# K-Nearest Neighbors

## Contents

# K-Nearest Neighbors#

K-Nearest Neighbors (KNN) is a simple and powerful machine learning algorithm used for both classification and regression problems. The KNN algorithm is based on the idea that data points that are close to each other are more likely to be similar to each other. The algorithm is trained on a set of labeled data points, and for a new, unlabeled data point, the algorithm will find the k-nearest labeled data points and assign the new data point the most common label among those k nearest neighbors.

## How Does K-Nearest Neighbors Work?#

In KNN, the distance between data points is used to determine their similarity. The most commonly used distance measure is Euclidean distance, which is calculated as the square root of the sum of the squares of the differences between the values of each feature.

Once the distance between data points has been calculated, the k nearest neighbors can be found by sorting the data points by their distances and selecting the k data points with the smallest distances. The label of the new data point is then determined by the majority vote of the k nearest neighbors.

KNN can be used for both classification and regression problems. In a classification problem, the majority vote of the k nearest neighbors is used to assign the new data point a class label. In a regression problem, the mean or median of the k nearest neighbors is used to predict a continuous value for the new data point.

## Advantages of KNN#

Simple and easy to understand: The KNN algorithm is based on a simple and intuitive idea, which makes it easy to understand and implement.

No assumptions about the data distribution: Unlike other algorithms, KNN makes no assumptions about the distribution of the data, making it more robust to outliers and non-linear data distributions.

Versatile: KNN can be used for both classification and regression problems, making it a versatile algorithm that can be applied to a wide range of use cases.

Fast training time: KNN is fast when it comes to training, as it only has to save the training set.

## Disadvantages of KNN#

High memory usage: KNN requires storing the entire training dataset, which can result in high memory usage for large datasets.

Slow prediction time: Prediction time for KNN is slow, as it requires computing the distances between the new data point and all the training data points, which can be time-consuming for large datasets.

Sensitive to irrelevant features: KNN is sensitive to irrelevant features, as they can greatly affect the distance calculation and result in incorrect predictions.

High dimensionality can be a problem: KNN can perform poorly in high-dimensional datasets, as the curse of dimensionality can lead to a loss of information and a decrease in accuracy.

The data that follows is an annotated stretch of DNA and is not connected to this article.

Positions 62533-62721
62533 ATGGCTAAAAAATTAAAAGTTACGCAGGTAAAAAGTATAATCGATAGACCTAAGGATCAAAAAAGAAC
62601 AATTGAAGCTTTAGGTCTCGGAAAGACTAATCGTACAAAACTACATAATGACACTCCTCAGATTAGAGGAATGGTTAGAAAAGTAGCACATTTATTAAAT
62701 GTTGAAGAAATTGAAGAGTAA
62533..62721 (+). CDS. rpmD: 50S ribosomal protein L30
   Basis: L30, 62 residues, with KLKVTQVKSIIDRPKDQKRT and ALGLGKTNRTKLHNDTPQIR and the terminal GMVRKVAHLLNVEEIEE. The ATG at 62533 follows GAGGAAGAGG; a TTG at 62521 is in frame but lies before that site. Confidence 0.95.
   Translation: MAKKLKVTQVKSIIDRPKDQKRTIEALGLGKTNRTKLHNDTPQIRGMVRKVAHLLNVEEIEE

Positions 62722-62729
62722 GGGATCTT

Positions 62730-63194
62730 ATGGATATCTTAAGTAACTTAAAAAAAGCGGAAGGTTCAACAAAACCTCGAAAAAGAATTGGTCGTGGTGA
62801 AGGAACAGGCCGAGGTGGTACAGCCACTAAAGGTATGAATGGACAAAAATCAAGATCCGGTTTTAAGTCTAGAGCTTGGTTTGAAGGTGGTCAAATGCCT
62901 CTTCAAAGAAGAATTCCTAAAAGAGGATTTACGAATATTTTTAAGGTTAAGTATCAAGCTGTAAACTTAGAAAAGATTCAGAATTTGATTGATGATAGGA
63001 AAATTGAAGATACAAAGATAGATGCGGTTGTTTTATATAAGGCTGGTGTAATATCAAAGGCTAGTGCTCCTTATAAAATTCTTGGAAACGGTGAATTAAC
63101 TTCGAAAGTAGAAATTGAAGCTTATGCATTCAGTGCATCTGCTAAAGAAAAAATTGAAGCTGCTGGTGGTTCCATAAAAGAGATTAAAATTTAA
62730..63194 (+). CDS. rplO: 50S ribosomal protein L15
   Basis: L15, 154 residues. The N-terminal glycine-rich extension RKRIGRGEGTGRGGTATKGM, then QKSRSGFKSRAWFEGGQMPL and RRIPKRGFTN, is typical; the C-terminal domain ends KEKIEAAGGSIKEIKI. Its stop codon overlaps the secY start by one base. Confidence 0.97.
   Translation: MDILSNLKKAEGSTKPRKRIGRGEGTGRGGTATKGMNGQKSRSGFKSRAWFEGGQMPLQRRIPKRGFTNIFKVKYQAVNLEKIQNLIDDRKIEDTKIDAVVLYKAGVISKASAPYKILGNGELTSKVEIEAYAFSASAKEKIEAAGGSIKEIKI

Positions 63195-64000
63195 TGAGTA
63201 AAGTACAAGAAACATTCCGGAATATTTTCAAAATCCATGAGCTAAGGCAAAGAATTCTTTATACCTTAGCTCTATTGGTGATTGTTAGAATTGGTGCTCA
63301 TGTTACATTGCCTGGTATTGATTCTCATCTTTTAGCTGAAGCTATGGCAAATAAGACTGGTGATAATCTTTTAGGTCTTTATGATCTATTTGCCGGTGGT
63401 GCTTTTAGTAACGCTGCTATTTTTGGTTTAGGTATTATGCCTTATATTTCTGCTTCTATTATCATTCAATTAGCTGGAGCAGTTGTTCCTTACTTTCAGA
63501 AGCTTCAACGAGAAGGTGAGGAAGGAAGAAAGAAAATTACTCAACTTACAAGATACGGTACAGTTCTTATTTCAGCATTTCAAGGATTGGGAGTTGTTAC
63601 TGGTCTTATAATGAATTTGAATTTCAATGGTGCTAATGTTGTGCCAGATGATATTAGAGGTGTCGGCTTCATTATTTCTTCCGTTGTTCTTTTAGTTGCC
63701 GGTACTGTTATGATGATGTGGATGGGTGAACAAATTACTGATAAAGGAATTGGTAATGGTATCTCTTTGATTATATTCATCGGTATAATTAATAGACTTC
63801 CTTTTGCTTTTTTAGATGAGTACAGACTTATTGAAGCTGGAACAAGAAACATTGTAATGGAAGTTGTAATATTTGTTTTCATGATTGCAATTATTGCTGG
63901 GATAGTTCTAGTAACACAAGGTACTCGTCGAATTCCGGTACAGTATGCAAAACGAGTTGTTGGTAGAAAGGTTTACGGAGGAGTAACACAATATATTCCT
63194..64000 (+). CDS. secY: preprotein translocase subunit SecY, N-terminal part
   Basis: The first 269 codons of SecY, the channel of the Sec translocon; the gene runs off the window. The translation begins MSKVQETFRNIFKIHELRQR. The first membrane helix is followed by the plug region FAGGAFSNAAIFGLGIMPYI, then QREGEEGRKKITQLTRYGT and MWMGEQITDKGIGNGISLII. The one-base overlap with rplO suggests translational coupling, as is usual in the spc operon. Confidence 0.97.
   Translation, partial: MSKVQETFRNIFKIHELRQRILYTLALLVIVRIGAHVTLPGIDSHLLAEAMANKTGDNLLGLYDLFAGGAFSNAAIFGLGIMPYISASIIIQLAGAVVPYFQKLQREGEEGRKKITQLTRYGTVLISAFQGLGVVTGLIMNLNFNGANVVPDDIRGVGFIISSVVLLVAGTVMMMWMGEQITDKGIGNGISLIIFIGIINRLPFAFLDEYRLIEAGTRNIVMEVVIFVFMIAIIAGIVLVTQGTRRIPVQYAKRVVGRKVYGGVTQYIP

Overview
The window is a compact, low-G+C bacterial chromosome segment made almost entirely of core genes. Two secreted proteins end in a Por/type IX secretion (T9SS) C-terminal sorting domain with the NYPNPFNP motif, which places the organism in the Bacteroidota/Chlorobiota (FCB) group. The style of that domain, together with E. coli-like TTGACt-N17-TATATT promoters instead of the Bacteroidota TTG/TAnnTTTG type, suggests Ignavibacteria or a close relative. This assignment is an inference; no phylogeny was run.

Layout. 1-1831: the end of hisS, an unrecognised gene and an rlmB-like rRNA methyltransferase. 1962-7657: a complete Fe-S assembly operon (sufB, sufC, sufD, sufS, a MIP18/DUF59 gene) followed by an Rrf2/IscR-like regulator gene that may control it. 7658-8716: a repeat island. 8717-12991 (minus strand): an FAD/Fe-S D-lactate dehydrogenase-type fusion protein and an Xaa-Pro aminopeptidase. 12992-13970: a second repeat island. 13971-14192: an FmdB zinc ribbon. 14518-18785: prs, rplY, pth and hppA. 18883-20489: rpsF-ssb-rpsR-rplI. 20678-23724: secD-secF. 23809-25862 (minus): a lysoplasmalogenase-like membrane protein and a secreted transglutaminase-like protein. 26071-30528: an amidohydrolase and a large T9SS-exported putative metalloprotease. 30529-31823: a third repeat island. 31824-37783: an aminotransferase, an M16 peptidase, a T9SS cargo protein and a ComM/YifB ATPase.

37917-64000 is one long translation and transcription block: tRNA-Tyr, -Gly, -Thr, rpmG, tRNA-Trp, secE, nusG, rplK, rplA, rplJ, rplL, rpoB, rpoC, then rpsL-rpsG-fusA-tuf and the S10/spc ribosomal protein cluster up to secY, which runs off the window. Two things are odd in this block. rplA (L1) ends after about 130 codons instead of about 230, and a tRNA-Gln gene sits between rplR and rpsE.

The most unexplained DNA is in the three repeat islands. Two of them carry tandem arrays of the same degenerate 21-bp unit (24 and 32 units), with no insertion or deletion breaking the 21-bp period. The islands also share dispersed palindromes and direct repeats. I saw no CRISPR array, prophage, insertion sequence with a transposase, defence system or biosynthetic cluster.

## Example Code for Classification#

```
import pandas as pd
from sklearn.datasets import load_iris
from sklearn.model_selection import train_test_split
from sklearn.neighbors import KNeighborsClassifier
from sklearn.metrics import accuracy_score
# Load the iris dataset
iris = load_iris()
# Convert the dataset into a pandas dataframe
df = pd.DataFrame(iris.data, columns=iris.feature_names)
df["Target"] = iris.target
# Assign the features and target
X = df.drop("Target", axis=1)
y = df["Target"]
# Split the dataset into training and test sets
X_train, X_test, y_train, y_test = train_test_split(X, y, test_size=0.3, random_state=42)
# Train the KNN Classifier model with k=5
knn = KNeighborsClassifier(n_neighbors=5)
knn.fit(X_train, y_train)
# Predict the target on the test set
y_pred = knn.predict(X_test)
# Calculate the accuracy score
acc = accuracy_score(y_test, y_pred)
print("Accuracy Score:", acc)
```

## Example Code for Regression#

```
import numpy as np
import matplotlib.pyplot as plt
from sklearn.neighbors import KNeighborsRegressor
from sklearn.model_selection import train_test_split
# Generating a random dataset
np.random.seed(0)
X = np.sort(5 * np.random.rand(80, 1), axis=0)
y = np.sin(X).ravel()
y[::5] += 3 * (0.5 - np.random.rand(16))
# Splitting the dataset into training and testing data
X_train, X_test, y_train, y_test = train_test_split(X, y, test_size=0.2, random_state=0)
# Fitting the KNN regression model
regressor = KNeighborsRegressor(n_neighbors=3)
regressor.fit(X_train, y_train)
# Predicting the target values for the test data
y_pred = regressor.predict(X_test)
# Plotting the results
plt.scatter(X_test, y_test, color='red')
plt.plot(X_test, y_pred, color='blue')
plt.title("KNN Regression (k = 3)")
plt.xlabel("X")
plt.ylabel("y")
plt.show()
```

## Conclusion#

KNN is a simple and powerful algorithm that can be applied to both classification and regression problems. It has many advantages, such as being simple and easy to understand, making no assumptions about the data distribution, and being versatile. However, it also has some disadvantages, such as high memory usage, slow prediction times, sensitivity to irrelevant features, and potential issues in high-dimensional datasets. Despite its disadvantages, KNN is still a popular algorithm in the field of machine learning, and can be a good choice for many use cases, especially when working with small to medium-sized datasets.

## Where to Learn More#

We cover kNN in-depth in the following course: